Belarus provoked outrage in the West after one of its warplanes forced a Ryanair flight from Greece to Lithuania to land in Minsk and arrested a passenger, dissident journalist Roman Protasevich.
U.S. Secretary of State Antony Blinken called it a “shocking act.” More than 170 people were reportedly aboard.
The plane, on a flight from Athens to the Lithuanian capital Vilnius, was in Belarus airspace when it was intercepted and forced to land in its capital Minsk. Protasevich, a 26-year-old dissident journalist and passenger on the flight, was then arrested.
Former chief editor of Telegram channel Nexta, Roman Protasevich, who was detained in Minsk onboard a Ryanair plane that made an emergency landing in the Belarusian capital.
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Belarus, an ally of Russia, said Monday its air traffic controllers could not “force” the Ryanair flight to land, and instead gave the plane’s crew “recommendations,” Reuters reported citing Russian news agency RIA Novosti.
Belarusian state-owned news agency BelTA reported that authorities scrambled a MiG-29 fighter jet to divert the flight as it neared the Lithuanian border following orders from strongman President Alexander Lukashenko.
Ryanair confirmed that the crew on flight FR4978 had been notified by Belarusian air traffic control of a potential security threat on board. The plane landed and safety checks were carried out but “nothing untoward was found.”
CNBC contacted the Belarusian Foreign Ministry for comment Monday but is yet to receive a reply. However, the ministry’s press secretary told Russian news agency RIA that the West was jumping to conclusions.
“The haste of openly belligerent statements on the part of a number of countries and European structures is striking. The situation is being directly and clearly aggravated” the spokesman said, claiming it was being “deliberately politicized.”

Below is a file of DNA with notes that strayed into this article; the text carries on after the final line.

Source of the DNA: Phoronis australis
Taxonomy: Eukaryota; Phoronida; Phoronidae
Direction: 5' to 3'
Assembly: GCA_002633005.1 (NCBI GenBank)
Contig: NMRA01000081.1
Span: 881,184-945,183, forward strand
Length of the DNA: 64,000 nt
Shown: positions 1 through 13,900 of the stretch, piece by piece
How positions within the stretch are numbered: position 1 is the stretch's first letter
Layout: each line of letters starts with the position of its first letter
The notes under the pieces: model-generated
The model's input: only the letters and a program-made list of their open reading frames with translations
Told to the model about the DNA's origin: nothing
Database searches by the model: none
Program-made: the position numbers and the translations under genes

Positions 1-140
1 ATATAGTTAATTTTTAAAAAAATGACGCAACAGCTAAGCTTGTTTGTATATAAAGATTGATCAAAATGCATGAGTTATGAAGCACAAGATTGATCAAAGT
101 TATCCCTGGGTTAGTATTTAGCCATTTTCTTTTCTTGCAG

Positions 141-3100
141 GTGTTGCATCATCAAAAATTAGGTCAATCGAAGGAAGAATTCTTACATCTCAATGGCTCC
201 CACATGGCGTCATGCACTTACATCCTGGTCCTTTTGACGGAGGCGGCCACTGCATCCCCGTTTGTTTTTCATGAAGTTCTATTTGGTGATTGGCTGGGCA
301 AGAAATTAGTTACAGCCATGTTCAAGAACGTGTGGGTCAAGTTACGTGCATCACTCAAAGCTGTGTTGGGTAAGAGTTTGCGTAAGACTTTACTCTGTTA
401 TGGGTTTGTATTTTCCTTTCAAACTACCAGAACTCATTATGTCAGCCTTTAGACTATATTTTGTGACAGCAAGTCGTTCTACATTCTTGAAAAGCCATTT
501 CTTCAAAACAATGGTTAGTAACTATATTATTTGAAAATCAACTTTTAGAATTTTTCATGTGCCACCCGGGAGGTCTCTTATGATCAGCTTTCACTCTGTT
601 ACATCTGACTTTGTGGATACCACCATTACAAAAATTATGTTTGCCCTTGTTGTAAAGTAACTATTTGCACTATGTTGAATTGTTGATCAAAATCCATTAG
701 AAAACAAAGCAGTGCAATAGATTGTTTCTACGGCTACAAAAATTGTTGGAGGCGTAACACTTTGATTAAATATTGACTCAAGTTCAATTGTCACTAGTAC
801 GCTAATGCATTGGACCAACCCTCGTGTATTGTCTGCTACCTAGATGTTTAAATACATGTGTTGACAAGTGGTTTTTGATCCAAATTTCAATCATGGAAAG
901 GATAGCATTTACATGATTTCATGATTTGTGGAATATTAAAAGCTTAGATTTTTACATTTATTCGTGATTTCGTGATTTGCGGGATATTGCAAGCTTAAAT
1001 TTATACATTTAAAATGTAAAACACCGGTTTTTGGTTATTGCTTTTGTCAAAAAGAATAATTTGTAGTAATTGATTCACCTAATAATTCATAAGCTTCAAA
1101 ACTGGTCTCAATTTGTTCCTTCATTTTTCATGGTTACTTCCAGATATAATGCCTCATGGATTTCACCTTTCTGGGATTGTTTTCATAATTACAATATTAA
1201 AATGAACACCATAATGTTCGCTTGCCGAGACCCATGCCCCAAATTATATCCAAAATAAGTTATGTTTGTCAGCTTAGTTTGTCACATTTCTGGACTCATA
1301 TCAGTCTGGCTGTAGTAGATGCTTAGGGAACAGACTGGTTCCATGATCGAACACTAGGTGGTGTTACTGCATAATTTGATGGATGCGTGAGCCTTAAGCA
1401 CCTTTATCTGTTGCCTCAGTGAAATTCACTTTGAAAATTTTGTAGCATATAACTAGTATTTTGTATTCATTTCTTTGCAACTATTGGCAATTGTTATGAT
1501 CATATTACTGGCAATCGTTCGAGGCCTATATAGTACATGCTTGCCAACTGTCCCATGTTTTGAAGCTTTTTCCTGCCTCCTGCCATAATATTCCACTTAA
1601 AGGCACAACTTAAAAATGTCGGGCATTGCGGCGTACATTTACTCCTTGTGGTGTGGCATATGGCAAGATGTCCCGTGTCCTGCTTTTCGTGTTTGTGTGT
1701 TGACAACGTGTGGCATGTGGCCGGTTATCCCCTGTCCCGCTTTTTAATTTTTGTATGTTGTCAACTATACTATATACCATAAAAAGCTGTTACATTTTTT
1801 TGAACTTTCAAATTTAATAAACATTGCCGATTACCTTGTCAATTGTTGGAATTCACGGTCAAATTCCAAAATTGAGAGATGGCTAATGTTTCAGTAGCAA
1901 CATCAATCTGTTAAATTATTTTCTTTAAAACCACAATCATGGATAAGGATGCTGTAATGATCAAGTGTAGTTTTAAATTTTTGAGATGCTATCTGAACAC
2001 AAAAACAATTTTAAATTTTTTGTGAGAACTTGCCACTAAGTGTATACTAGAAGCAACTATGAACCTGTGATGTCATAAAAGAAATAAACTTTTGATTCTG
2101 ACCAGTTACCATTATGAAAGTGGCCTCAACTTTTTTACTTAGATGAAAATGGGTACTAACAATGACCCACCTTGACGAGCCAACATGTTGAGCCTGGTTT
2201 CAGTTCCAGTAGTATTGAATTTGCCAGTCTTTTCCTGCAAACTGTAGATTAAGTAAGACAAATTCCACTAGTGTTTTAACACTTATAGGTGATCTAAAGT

Protasevich is a co-founder and former editor of the Nexta channel on the social media platform Telegram, a key destination for the political opposition in Belarus. His arrest has provoked outrage in Europe and the U.S. who called for his immediate release.
Nexta attracted the ire of Lukashenko last year after it bypassed a news blackout and reported on anti-Lukashenko protests following a general election widely believed to have been rigged in the president’s favor. The Belarusian president has denied the election was fixed.
Lithuanian Prime Minister Ingrida Simonyte (C) speaks to journalists at Vilnius International Airport on May 23, 2021, following the landing of the Ryanair passenger plane.
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Nexta was designated an extremist organization by Belarus last year. In November, Belarus asked Poland to extradite Protasevich, who has been living in exile since 2019, to Belarus for what it called his “continuing criminal activity” and involvement with Nexta and Nexta Live.
Journalists ‘the main target’
Franak Viacorka is senior advisor to Sviatlana Tsikhanouskaya, Belarus’ opposition leader who is also currently in exile, this time in Lithuania. He told CNBC on Monday that Protasevich was one of many disrupters challenging Lukashenko’s regime.
“He was always fighting for justice and he was the symbol of the young person who disagrees with the government and who wants change,” he said.
“He’s not the only one. Right now there are 3,000 criminal cases open against young people, journalists, teachers, doctors … but Roman was one of the most vocal, and I think journalists are the main target for the regime right now.”